NATO members need to step up and fill more of the void. The organization's overreliance on American money and might is on full display in Libya. After the United States ceded the leadership role in the fight against Libyan leader Moammar Gadhafi, the NATO-led air operation bogged down as members disagreed over the course, conduct and costs of the campaign. Even though the United States is playing a subordinate role in Libya, the NATO campaign relies on American refueling and spy aircraft, American intelligence and American drones. It should alert Europe to the risks of having Washington carrying all the weight.

The Europeans need to up their contributions to NATO. There is a responsibility that comes with a commitment to the common defense. Sharing the sacrifice is not only fair but the surest way in this tough political and economic environment to maintain American support for NATO. The alliance is essential for America's security interests, and in promoting stability and democracy abroad. But the United States cannot be expected to continue to carry so much of the financial responsibility.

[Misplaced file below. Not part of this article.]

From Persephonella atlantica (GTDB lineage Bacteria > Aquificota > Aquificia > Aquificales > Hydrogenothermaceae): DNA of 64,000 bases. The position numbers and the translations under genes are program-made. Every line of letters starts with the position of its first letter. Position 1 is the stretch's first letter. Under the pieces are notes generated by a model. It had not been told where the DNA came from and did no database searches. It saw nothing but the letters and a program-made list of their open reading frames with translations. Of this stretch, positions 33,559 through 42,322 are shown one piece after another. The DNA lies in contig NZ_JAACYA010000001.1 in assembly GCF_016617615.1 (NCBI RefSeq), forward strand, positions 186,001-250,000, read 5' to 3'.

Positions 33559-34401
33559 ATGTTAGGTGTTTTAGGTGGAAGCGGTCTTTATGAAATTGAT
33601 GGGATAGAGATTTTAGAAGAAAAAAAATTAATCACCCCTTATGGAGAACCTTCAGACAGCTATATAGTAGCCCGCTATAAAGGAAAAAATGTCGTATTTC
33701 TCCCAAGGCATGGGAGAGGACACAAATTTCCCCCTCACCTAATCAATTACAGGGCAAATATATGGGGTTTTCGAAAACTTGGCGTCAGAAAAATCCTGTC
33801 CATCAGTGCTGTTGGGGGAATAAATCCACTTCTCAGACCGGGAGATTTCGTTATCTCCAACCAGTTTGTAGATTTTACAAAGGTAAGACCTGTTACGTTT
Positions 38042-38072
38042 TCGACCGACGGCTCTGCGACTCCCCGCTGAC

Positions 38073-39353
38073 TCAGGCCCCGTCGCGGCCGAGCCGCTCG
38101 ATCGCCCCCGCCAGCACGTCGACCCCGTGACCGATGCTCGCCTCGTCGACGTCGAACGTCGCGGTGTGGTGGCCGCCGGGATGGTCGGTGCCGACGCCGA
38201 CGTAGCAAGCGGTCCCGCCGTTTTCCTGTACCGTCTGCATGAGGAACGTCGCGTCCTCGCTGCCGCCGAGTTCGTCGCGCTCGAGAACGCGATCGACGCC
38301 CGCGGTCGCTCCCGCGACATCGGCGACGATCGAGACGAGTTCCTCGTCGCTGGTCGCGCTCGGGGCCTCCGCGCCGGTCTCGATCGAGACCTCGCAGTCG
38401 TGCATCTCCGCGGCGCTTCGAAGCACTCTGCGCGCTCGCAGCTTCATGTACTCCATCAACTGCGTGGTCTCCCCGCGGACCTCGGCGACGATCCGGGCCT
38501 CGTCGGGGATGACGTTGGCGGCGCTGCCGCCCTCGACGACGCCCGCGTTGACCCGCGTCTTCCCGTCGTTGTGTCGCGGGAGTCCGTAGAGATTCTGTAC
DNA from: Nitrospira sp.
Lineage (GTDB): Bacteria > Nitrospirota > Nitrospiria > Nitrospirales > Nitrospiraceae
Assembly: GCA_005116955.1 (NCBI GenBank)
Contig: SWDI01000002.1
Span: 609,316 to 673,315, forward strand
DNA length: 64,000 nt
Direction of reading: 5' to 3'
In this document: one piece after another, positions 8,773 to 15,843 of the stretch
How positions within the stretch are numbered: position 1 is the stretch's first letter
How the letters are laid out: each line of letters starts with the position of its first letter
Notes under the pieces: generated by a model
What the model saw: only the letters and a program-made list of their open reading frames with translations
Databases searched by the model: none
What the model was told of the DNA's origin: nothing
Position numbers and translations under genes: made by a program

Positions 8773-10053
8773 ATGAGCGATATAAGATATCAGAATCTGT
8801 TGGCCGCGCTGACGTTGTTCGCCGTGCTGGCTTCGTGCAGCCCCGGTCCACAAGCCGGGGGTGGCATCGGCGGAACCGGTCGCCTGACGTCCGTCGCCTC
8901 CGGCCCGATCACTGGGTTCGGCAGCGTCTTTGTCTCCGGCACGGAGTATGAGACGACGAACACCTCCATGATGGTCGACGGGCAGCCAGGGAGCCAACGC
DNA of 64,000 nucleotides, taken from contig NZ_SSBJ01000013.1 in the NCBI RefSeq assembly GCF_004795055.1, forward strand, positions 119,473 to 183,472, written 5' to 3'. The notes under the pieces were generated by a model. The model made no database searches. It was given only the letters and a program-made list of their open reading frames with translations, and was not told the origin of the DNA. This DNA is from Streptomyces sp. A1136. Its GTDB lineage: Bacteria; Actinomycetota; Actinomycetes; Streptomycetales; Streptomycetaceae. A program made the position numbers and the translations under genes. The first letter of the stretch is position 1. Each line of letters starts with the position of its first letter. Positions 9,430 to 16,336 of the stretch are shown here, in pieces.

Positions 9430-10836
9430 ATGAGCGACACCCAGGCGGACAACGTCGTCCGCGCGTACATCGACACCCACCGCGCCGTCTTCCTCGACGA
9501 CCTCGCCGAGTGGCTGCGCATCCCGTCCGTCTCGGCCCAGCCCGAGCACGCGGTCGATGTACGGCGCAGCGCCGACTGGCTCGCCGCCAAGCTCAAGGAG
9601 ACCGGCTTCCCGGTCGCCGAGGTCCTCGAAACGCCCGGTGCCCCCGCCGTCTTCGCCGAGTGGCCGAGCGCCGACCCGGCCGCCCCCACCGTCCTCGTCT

U.S. can't keep carrying NATO 06/13/11 U.S. can't keep carrying NATO 06/13/11 [Last modified: Monday, June 13, 2011 6:54pm]

    

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A Times Editorial

U.S. can't keep carrying NATO

Defense Secretary Robert Gates warned Europeans that the United States has a “dwindling appetite” for bearing most of NATO’s costs.

Associated Press

Defense Secretary Robert Gates warned Europeans that the United States has a “dwindling appetite” for bearing most of NATO’s costs.

Defense Secretary Robert Gates is right to shed the diplomatic niceties and call out NATO for the free ride that America's European allies have enjoyed. American taxpayers cannot and should not have to keep shouldering most of the burden and paying the overwhelming majority of costs of defending Europe and advancing the West's security interests. By giving the issue such prominence in his final policy speech before retiring this month, Gates has created an opening for his successor and NATO to address a long-festering problem.